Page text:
>> Since https://bz.apache.org/bugzilla/show_bug.cgi?id=60718 (r1783148 in tc8.5.x), ClientAbortExceptions are logged in the access log as status 500, changed from the previous status 200.
>>
>> Is this actually the desired behaviour? It doesn't seem appropriate to log a 500 as this isn't necessarily a server error.
>
> The server has no way of knowing for sure whether the request processing
> completed cleanly and then failed when the completed response was being
> written or if the exception caused the processing to abort half-way through.
>
> A 200 response certainly doesn't look to be correct.
>
> None of the 4xx codes look to be appropriate.
>
> That does, pretty much, leave the 500 code which does not seem an
> unreasonable option.
>
>> Also, the error isn't being logged to catalina.log using the default logging.properties, which for a 500 error seems wrong.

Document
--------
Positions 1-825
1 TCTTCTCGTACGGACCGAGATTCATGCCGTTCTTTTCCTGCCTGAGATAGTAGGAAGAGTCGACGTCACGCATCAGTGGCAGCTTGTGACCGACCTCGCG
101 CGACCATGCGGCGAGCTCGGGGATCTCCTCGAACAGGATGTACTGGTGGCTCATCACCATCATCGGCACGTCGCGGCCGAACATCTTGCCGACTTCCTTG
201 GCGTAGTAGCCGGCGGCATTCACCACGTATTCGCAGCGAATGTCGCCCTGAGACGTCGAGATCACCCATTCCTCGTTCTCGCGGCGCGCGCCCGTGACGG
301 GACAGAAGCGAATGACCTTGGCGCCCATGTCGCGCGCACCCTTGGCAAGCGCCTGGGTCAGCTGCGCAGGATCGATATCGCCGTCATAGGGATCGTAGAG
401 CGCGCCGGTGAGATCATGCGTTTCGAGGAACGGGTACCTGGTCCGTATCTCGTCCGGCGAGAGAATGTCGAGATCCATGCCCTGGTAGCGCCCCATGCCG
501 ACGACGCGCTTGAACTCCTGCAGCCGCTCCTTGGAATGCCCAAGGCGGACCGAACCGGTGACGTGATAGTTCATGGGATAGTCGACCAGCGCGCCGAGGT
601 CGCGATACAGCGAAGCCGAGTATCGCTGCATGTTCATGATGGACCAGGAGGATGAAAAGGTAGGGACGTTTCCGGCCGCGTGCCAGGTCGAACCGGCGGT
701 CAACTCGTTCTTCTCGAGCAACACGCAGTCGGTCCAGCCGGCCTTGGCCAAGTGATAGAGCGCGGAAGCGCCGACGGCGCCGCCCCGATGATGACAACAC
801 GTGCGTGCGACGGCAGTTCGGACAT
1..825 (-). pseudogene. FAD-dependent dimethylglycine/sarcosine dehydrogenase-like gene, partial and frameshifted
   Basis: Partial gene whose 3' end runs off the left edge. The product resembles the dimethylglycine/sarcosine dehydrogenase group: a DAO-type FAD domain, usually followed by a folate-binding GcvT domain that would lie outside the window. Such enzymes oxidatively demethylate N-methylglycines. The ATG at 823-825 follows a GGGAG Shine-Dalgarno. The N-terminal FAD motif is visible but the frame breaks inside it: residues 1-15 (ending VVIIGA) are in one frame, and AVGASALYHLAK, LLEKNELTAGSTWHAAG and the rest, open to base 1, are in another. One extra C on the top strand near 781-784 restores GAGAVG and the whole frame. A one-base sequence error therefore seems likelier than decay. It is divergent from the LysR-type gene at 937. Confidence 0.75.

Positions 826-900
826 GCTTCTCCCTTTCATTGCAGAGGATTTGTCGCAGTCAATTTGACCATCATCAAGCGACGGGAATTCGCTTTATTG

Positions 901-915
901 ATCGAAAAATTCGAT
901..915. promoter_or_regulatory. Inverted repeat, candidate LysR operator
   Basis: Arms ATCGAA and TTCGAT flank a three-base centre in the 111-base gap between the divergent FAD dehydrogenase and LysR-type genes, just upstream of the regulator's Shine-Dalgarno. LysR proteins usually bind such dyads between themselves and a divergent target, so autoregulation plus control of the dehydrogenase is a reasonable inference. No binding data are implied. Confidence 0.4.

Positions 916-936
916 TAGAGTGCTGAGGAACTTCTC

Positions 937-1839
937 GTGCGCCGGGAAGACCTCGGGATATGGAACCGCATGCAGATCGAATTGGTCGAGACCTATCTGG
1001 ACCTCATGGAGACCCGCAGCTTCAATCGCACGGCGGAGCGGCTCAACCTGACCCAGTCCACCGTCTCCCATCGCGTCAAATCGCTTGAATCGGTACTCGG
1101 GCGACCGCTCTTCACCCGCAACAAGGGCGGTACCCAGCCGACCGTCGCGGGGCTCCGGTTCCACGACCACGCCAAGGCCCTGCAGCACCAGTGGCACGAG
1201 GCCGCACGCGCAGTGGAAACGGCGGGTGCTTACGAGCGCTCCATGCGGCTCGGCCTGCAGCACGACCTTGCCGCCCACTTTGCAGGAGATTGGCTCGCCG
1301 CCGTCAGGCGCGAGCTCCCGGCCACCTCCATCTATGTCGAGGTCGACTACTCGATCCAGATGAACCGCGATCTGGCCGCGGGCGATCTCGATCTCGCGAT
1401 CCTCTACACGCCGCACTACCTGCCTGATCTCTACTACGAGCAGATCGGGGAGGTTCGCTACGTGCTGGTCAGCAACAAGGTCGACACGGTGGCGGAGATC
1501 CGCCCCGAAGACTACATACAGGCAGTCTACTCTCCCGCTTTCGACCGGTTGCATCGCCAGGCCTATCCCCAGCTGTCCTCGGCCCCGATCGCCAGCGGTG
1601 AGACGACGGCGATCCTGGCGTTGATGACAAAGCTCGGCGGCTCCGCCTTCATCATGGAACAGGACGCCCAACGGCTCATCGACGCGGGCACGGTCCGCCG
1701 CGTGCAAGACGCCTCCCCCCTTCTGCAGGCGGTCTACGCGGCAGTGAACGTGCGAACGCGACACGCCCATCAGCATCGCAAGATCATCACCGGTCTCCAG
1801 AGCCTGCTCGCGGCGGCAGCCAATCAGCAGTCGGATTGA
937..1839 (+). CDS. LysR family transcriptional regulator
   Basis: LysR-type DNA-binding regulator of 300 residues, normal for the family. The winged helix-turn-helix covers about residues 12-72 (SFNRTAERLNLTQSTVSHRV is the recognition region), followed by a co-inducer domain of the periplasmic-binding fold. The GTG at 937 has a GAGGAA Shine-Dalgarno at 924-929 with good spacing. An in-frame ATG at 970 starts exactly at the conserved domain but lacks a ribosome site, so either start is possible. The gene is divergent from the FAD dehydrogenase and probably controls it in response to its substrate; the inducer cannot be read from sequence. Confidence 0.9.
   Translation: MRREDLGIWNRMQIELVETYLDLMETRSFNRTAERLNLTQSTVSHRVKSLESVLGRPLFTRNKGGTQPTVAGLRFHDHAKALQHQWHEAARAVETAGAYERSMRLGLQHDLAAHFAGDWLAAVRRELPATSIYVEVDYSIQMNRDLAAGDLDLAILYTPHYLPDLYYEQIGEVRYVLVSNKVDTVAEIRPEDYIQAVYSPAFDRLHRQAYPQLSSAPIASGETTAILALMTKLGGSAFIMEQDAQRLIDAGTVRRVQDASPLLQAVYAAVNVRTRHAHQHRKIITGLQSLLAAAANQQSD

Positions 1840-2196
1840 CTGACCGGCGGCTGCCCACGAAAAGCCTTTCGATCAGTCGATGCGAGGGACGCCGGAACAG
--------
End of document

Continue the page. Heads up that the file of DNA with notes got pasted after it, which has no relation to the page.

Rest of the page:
>
> I suspect if you enable debug logging you'll see it. It doesn't make
> sense to log user triggered exceptions by default.
>
> Mark
>
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>


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Re: Change of status code for ClientAbortExceptions - bug?

Konstantin Kolinko
2017-06-07 0:10 GMT+03:00 Mark Thomas <[hidden email]>:

> On 06/06/17 15:08, Thomas Eliassen wrote:
>>
>> Is there some way to avoid having it logged as a 500 in the access log then?
>
> At the moment, no. And my preference is to avoid creating new
> configuration options unless we have to.
>